Wednesday, September 26, 2012

In Which The Warlock Picks Nits...

Having a "real job" does have its perks.  While I'm still up to my eyeballs, between grading, planning, writing papers for online classes, and the struggles to finish out Cold Steel Wardens, the best perk of having a real job is undoubtedly the cash...which, in gaming terms, means gaming swag!

Since graduating and entering the workforce, there's hardly a doubt that my gaming library has increased.  It's overflowing our game room shelves, to the point where we swiftly need to rearrange our collection!  That said, I do try to be judicious in my spending--after all, there's only so much that one can spend on gaming!  I check out reviews on, and try to read sample chapters or previews before I actually make a purchase.

But, even among the best of gamebooks out there, there are certain nitpicks that just drive me up a wall:

No Index!

Oh, man!  This one's an unforgivable sin.  You see, a game manual--particularly a core-rulebook--is, in essence, a reference book.  While full of flavor text, fiction, and setting material, a well-written game manual should make it easy to find information quickly and easily.  Indexes make character creation easier, rules referencing swifter, and overall organization more...well, organized!  With this age of print-on-demand and numerous print utilities, it's easier than ever to include an index any work.

Heroes Unlimited, the old warhorse that brought me into the gaming in the first place, is the biggest offender on my shelf in this regard.  While the Palladium rules set overall is messy enough, the lack of an index makes the rules almost impossible to navigate swiftly during a game session.  Situational rules become hard to find, which slows down the pace of a game.  A simple index could easily solve the problem, but such isn't the case.

Bad Font Choices!

Cursive!  Curse you!
As I'm learning, fonts are an incredibly powerful thing.  In choosing fonts for Cold Steel Wardens, I've been trying to find ones that exude a gritty, urban feel but are still legible and easy to read.  Fonts have a tendency to inspire irrational rage in certain people--just see the crusade against Comic Sans!

In this case, All For One: Regime Diabolique was the biggest offender for me.  While fancy cursive calligraphy perfectly fits the Musketeer-milieu, the cursive font chosen for chapter sub-headings came out gritty and grainy, making those sub-headings difficult to read, and impossible to discern at a glance.  I can't imagine how these headings look in PDF format--it certainly can't be legible!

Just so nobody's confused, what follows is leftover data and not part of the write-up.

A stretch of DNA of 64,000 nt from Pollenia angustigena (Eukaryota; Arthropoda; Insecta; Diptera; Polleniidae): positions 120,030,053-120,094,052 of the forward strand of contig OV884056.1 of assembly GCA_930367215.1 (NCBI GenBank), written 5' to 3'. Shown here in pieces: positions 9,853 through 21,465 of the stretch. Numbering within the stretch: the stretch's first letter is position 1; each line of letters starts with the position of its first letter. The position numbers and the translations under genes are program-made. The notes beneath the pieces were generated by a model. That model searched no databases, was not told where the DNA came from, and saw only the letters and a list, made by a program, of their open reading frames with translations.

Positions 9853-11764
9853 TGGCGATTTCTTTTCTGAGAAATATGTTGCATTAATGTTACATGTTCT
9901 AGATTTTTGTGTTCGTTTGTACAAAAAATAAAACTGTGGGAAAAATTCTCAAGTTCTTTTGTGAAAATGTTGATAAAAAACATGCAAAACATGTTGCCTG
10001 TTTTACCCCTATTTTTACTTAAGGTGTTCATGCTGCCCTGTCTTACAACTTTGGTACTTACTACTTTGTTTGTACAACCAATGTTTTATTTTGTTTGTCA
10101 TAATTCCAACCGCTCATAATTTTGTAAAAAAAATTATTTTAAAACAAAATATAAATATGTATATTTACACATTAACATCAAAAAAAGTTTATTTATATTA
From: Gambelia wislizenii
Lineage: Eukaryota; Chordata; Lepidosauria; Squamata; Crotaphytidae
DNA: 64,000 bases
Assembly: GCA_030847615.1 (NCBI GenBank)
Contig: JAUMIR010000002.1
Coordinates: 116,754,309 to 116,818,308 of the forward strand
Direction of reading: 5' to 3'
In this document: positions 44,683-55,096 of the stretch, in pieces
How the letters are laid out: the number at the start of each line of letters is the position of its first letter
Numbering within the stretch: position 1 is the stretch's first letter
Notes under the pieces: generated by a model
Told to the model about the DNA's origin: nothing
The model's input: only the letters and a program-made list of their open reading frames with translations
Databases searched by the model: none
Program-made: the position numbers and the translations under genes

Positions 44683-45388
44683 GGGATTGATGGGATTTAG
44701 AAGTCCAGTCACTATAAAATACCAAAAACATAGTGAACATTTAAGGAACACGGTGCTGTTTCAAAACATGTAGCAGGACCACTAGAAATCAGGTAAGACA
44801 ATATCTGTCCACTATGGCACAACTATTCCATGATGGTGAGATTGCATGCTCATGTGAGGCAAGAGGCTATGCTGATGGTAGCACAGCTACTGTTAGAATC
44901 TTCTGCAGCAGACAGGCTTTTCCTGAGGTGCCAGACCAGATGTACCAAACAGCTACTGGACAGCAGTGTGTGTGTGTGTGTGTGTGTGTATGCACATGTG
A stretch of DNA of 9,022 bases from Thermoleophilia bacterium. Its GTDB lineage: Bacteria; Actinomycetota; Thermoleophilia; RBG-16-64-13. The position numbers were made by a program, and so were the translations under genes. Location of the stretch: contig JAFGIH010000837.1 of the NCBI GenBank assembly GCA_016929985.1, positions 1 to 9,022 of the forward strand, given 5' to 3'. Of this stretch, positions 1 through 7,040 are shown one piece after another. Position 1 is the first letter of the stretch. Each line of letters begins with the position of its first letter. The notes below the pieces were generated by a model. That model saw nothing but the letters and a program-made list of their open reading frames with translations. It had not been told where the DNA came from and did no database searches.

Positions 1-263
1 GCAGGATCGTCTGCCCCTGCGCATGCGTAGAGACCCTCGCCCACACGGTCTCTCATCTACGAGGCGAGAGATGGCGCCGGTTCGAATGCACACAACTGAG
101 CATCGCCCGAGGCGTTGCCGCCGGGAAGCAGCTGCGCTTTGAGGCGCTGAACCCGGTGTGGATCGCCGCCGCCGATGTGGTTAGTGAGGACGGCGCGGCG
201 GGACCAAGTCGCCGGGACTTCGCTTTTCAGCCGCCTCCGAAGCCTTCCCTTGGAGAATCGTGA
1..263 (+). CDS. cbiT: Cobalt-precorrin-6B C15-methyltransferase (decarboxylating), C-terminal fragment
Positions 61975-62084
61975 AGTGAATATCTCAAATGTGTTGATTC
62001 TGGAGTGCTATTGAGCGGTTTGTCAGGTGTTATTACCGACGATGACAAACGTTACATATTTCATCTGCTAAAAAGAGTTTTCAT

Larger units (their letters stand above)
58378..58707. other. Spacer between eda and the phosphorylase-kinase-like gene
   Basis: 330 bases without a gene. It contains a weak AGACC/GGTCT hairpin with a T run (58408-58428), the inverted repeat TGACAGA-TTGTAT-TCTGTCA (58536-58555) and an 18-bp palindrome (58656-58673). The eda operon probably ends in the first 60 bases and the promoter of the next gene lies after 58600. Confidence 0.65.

NPCs are important.  We all know this.  I have a massive chapter in CSW devoted solely to populating the world and giving unique hooks and elements to base campaign sessions around.  That said, NPCs are there to provide opportunities for PC interaction.  They may be major players, yes, but they should never be the most major.

As much as I love it, Deadlands is a big offender here.  While significantly toned down in the Reloaded version, the Classic Deadlands rules made major NPCs into invincible killing machines with literally every power and skill in the book.  Worst of all was the time-jumping Jackie Wells, whom The Journeyman GM railed against in his sessions of the "Heart of Darkness" trilogy.  On the plus side, though, the current rules at let you destroy those NPCs in the Plot Point campaigns!

Kitchen Sink Gaming!

Great system.  Great setting.
Can't say that I cared for them together...
I'm a big believer in mechanics supporting a specific method of play.  While generic systems are neat and viable for some things, I find that they tend to leave the flavor of the game in the hands of the GM, rather than bringing it to the table through mechanics.  For example, Savage Worlds makes for great pulp games and, with its gambling and poker elements, fits the Weird West of Deadlands.  But, after reading through both Realms of Cthulhu and the Horror Companion, I'm more and more convinced that I never want to run a true horror game with Savage Worlds--the game simply isn't built around that concept, especially when games like Dread or Call of Cthulhu are available.  You can surely hammer a nail with a wrench, but wouldn't a hammer be easier?

The d20 glut was a huge offender here, but it's Mutants and Masterminds that gets my goat the most.  While I respect the game greatly--and, for Justice League or Avengers-style adventures, it can work very well--every time I've played M&M, I find that the rules just add nothing to the experience.  That, in my eyes, is a problem, but it's one I intend to fix...

Okay, so this post was a touch negative.  Next time out, let's take a look at some of my favorite schemes in game design!


  1. Ah, but Palladium does have an index (at least for Rifts). You just have to buy the index book to get it (and while you're at it, you can buy the second one too)!

    Know what you mean by bad font choices. Outbreak Undead is a great system and the book is laid out like a survivor's handbook on the zombies. It may seem like a good idea initially, but it's hard to read two hundred pages of rules written in a handwriting font (not to mention the larger text size probably upped the page count by about fifty pages).

    And I think I would label your last nitpick "Using Overly General Mechanics" because Kitchen Sink Gaming to me means that you are throwing in all sorts of setting elements, a la Torg, Rifts, and even Deadlands (which in many cases winds up being awesome!). But yeah, doing a simple d20 roll to represent killing an Orc, using heat vision, and doing a Law and Order style courtroom debate is a bit bland. It's simple and consistent, but consequently lacks variety.


  2. Yeah, no one should have to pay for a separate index book. Ever. And bad font choices...yargh. There should be punishment for that.